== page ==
The on-line newsmagazine, The Tyee, recently ran an opinion piece of mine under the headline “The Wild West and Dysfunctional BC Politics: Fracking and sour gas deserve debate, but get cartoon treatment from the Clark government.”
My special thanks to Tyee editor David Beers or whoever it was who chose to run the image of Yosemite Sam to accompany the piece (Yosemite is one of my favourite Bugs Bunny Show characters).
Anyway, I reprint here an exchange of comments in response to the article. They offer some insights into how at least one (and possibly two) anonymous industry insiders viewed my commentary, which focused on Independent MLA Bob Simpson’s recent Private Members’ statement in the provincial legislature and Liberal MLA Pat Pimm’s embarrassing response to it. (Simpson’s statement outlined why he and fellow Independent MLA, Vicki Huntington, had called on Premier Christy Clark to appoint a special legislative committee to study BC’s rapidly expanding unconventional gas industry and provincial policies relating to it.)
The exchange is as follows.
Posted by “Cool Hand”
The Emotional Factor
Parfitt: policies in jurisdictions such as Quebec and New York State are being driven by mounting public fears
1. Unlike BC, AB, Texas, and Oklahoma, fer instance, which have been actively engaged in oil/gas drilling/production for over 60 years and have a Ministry/Department bureacracy dealing with these matters, QC and NY haven’t and don’t;
2. The shale gas/tight gas plays in QC and NY are relatively shallow compared to the much deeper plays in BC/AB and the southern U.S.;
3. The ng [natural gas] shale plays in QC and NY are in close proximity to a relatively large population base;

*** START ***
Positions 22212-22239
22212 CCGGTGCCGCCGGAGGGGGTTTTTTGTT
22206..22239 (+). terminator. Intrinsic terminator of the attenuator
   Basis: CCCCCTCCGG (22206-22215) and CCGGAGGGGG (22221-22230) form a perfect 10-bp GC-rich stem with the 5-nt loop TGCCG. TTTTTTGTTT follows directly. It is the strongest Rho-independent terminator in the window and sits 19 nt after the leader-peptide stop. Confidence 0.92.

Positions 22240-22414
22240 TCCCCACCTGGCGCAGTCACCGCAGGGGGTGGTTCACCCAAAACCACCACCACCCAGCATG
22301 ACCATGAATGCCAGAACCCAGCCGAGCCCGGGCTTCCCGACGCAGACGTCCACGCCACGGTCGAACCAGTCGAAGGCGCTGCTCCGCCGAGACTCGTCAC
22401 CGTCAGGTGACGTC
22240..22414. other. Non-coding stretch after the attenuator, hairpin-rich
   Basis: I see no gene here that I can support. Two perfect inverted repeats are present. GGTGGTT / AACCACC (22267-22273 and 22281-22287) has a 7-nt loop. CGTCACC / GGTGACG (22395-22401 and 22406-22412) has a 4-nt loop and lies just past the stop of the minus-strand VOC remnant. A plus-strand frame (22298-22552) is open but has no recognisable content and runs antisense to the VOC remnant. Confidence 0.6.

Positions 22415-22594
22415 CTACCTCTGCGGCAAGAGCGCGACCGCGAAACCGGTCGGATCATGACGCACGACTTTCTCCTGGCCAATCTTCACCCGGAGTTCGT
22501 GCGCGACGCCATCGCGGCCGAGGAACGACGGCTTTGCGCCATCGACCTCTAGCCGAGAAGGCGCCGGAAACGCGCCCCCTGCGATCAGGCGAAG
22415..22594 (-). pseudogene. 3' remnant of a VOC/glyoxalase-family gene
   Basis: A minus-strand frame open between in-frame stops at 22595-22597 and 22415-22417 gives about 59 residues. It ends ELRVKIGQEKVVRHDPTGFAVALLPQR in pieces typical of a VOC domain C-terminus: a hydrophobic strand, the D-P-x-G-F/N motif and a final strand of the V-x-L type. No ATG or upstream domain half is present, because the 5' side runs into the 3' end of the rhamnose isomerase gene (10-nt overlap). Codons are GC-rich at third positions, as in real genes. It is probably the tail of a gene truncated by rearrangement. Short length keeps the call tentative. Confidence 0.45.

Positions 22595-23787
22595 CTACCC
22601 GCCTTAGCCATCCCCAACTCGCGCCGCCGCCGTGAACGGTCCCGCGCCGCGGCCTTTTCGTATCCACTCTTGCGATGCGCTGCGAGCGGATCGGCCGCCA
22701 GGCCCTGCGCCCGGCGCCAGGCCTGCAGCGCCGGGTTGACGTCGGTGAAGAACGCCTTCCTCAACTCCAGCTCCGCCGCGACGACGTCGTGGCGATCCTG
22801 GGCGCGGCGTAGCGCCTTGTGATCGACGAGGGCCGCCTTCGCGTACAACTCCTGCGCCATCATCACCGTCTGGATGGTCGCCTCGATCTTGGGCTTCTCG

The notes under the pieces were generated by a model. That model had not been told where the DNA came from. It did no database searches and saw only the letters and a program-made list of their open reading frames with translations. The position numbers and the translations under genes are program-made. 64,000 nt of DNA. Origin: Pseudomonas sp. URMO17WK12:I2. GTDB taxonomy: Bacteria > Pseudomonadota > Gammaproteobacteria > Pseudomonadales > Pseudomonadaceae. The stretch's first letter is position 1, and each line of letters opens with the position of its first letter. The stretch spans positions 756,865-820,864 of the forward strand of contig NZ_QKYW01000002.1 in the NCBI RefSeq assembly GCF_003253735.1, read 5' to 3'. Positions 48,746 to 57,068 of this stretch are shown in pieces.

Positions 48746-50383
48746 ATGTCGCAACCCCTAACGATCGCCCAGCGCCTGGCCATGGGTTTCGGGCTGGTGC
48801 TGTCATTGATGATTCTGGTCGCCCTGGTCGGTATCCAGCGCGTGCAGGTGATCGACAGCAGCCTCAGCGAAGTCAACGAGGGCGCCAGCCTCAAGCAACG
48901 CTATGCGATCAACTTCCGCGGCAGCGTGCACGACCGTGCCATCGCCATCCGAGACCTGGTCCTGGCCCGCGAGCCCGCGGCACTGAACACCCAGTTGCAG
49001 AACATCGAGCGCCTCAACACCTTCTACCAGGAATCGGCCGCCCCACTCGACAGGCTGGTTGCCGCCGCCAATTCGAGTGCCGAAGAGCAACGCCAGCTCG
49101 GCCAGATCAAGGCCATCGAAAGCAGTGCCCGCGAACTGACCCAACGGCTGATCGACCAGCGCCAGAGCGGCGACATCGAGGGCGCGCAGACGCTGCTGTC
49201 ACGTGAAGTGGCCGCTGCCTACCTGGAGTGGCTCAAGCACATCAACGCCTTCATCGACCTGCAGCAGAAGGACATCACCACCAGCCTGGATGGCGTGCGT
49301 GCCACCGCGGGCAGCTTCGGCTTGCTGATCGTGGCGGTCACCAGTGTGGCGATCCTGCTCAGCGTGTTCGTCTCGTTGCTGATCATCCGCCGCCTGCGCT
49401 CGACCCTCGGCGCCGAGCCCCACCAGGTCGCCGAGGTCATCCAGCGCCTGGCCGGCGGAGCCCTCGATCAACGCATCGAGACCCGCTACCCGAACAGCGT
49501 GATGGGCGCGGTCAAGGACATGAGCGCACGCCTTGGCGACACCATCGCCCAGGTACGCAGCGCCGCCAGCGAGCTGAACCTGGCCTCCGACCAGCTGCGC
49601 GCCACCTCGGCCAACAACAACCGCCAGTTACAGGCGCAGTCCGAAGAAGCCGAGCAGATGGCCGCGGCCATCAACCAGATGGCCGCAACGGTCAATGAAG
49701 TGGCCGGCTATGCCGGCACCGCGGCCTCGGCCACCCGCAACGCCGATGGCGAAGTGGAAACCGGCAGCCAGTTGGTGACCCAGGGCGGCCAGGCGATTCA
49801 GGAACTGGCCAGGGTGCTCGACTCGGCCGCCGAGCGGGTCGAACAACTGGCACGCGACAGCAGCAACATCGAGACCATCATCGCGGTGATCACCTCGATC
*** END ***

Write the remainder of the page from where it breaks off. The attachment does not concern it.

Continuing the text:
Ergo, some folk become emotionally (versus rationally) driven.
In that same vein, SK has a well-developed uranium mining industry and ON has a well-developed nuclear power industry. Imagine if uranium mining or nuclear power was proposed for BC?
The same emotional reaction exhibited in QC and NY would also occur out here with no provincial experience in those fields.
Posted by Ben Parfitt
Re: The emotional factor
“Cool Hand”, you’re obviously well informed on natural gas and energy industry issues. Do you work in the industry? I ask because you, too, hide behind a pseudonym.
To respond briefly to each of your three points:
1) BC, Alberta, Texas and Oklahoma do indeed have established gas industries, while Quebec and New York State may not. (Although it was actually in up-State New York in 1821 that the very first commercialized natural gas was first developed from a very shallow shale formation.) Readers of your comments may, however, draw the incorrect impression that BC and others have “60 years” experience with hydraulically fracturing or fracking unconventional gas-bearing formations in the manner presently employed. They do not. Combining numerous wells on a single well pad, drilling each well deep into the earth and then out in long horizontal reaches, and then pumping massive amounts of water down each well in “slickwater” fracking operations where chemical friction reducers are introduced to ease the water’s passage, was only perfected in the past decade and has only been in play in BC for a few years. At today’s biggest multi-well pads in BC, 600 Olympic swimming pool’s worth of water is pressure-pumped underground. No government agency that I am aware of has so much as a plan to quantify what the cumulative impacts on human health and safety and the environment are of such operations.